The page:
I was struggling to follow Paulie's position on MPs expenses; like Mr E I didn't see the harm in accounting for money spent, or in scrutinising that expenditure. Nor, to be honest, did I see how this scrutiny was a barrier to MPs doing their jobs.
I begin to see his point, though, with the BBC's decision not to broadcast the DEC appeal. Although most of the scrutiny to which the Beeb is subjected tends to be on somewhat more frivolous grounds, there's no denying it's been picked up before for displaying pro-Palestinian/anti-Israel bias (even in internal reports, apparently). Now it has declined to air the DEC appeal in order to "avoid any risk of compromising public confidence in the BBC's impartiality in the context of an ongoing news story". There's no question about the merits of the appeal - the Beeb isn't disputing that there is a humanitarian crisis in Gaza, or that the DEC really is trying to alleviate it. The concern that broadcasting the appeal will look partial.
This concern smacks of Mark Twain's cat on the cold stove lid. The BBC's failings of impartiality involved use of language, editorial focus and choice of sources. They didn't involve broadcasting (presumably accurate) charity appeals. But having been criticised in the past, the Beeb is drawing its head in now. The rights and wrongs of the current situation are less important than maintaining (or improving) a reputation. Their solution is to play safe, and avoid more criticism, whether justified or not. And it's a particularly crude solution. If the fear was that devoting however much screen time to images of Palestinian victims would offer a simplistic and biased view of a complex situation, the BBC is uniquely blessed with the opportunity to devote as many minutes of screen time as it needs to presenting a more balanced and nuanced perspective, or to "cancel out" the impression of Palestinian suffering with a documentary on life in an Israeli town under constant rocket attack.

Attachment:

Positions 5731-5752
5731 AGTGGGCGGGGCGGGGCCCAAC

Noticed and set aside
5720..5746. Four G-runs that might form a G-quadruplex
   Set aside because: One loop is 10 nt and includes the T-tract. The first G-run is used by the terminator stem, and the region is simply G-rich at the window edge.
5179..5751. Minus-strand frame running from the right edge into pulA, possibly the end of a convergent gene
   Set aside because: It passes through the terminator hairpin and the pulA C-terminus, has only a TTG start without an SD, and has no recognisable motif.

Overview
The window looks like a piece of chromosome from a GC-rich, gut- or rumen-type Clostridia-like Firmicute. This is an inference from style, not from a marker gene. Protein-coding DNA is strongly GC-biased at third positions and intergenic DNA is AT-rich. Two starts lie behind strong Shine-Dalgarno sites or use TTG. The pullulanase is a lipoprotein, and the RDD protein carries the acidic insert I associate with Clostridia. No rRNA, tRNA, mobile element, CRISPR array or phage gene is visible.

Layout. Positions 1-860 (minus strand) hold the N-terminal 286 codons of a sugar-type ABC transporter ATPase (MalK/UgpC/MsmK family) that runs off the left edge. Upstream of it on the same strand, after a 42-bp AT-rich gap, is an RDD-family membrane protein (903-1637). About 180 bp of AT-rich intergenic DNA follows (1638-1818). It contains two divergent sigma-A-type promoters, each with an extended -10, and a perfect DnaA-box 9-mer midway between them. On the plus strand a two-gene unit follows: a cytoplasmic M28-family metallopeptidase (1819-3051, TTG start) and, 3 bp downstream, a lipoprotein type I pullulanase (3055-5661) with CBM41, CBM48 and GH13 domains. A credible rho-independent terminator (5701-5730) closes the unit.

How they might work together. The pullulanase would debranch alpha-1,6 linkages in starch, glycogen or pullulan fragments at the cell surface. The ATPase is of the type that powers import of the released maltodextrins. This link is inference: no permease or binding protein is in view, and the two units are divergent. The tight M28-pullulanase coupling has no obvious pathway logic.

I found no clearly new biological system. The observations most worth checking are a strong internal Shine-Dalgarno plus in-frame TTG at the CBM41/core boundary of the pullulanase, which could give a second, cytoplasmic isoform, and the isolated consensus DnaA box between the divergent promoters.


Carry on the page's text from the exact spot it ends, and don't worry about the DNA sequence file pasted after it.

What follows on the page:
Admittedly that's an approach that involves judgement, and engagement, and runs the risk of further criticism. Whereas not running the appeal is a public show of striving to avoid bias. This I think is what Paulie was aiming at when he talked of "squeaky clean purveyors of public cant". If your principal concern is to look good, rather than do your job, then you're not going to serve the public interest.
Still don't object to seeing MPs expenses though.